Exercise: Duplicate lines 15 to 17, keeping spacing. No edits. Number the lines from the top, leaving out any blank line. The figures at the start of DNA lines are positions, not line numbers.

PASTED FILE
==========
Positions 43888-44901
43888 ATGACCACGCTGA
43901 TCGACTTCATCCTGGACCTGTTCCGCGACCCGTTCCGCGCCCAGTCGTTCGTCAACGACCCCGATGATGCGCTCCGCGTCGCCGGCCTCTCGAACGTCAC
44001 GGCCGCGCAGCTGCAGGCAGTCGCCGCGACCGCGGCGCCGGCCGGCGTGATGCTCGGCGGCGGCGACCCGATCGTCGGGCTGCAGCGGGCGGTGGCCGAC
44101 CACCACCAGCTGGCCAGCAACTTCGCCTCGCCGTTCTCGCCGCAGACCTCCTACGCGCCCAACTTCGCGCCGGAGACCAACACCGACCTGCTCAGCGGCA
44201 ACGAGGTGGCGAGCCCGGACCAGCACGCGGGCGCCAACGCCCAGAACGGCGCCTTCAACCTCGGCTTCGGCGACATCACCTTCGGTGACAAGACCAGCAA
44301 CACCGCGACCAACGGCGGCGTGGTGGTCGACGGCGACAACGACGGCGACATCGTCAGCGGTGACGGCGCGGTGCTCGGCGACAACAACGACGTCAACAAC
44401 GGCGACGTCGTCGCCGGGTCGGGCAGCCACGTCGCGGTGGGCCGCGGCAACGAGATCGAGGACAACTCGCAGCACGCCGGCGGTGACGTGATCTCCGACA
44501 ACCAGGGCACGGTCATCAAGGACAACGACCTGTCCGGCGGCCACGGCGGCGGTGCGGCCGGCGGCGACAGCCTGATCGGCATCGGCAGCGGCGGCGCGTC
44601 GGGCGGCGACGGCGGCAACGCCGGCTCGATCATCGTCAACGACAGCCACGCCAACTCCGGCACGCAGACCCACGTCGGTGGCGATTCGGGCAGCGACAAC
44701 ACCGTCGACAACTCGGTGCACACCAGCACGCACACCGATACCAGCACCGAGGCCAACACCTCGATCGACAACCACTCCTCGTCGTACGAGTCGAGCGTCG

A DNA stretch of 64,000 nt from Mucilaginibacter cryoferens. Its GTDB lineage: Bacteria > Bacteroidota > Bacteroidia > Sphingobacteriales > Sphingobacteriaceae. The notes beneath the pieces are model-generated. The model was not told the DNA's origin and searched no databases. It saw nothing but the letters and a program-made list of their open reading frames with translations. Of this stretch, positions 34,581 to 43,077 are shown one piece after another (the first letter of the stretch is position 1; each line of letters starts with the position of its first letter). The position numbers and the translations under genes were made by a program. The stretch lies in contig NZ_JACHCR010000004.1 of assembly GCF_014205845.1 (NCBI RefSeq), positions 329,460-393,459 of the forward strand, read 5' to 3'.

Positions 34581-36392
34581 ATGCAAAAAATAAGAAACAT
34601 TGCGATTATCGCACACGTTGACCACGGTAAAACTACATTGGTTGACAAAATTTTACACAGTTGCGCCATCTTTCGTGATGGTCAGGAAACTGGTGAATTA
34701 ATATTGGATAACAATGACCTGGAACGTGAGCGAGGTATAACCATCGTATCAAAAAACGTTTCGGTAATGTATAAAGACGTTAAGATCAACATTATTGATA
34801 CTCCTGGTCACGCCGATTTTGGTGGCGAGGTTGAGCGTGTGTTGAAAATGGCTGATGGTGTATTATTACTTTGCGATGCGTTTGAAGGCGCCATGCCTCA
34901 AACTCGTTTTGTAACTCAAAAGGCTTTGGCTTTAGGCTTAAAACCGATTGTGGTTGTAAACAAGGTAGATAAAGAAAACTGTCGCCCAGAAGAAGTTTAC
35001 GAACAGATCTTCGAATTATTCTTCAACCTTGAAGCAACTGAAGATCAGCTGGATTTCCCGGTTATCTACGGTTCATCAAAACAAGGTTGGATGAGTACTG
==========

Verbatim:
34601 TGCGATTATCGCACACGTTGACCACGGTAAAACTACATTGGTTGACAAAATTTTACACAGTTGCGCCATCTTTCGTGATGGTCAGGAAACTGGTGAATTA
34701 ATATTGGATAACAATGACCTGGAACGTGAGCGAGGTATAACCATCGTATCAAAAAACGTTTCGGTAATGTATAAAGACGTTAAGATCAACATTATTGATA
34801 CTCCTGGTCACGCCGATTTTGGTGGCGAGGTTGAGCGTGTGTTGAAAATGGCTGATGGTGTATTATTACTTTGCGATGCGTTTGAAGGCGCCATGCCTCA